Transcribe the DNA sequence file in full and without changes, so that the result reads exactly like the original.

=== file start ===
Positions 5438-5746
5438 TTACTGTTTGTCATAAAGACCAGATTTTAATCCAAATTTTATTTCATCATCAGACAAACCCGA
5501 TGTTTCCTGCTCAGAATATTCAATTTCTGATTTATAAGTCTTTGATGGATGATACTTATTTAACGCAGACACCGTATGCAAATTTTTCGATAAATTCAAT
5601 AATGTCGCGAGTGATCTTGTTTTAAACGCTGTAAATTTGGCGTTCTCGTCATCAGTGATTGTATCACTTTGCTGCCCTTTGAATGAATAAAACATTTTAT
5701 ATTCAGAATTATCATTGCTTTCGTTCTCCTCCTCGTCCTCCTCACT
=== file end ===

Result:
Positions 5438-5746
5438 TTACTGTTTGTCATAAAGACCAGATTTTAATCCAAATTTTATTTCATCATCAGACAAACCCGA
5501 TGTTTCCTGCTCAGAATATTCAATTTCTGATTTATAAGTCTTTGATGGATGATACTTATTTAACGCAGACACCGTATGCAAATTTTTCGATAAATTCAAT
5601 AATGTCGCGAGTGATCTTGTTTTAAACGCTGTAAATTTGGCGTTCTCGTCATCAGTGATTGTATCACTTTGCTGCCCTTTGAATGAATAAAACATTTTAT
5701 ATTCAGAATTATCATTGCTTTCGTTCTCCTCCTCGTCCTCCTCACT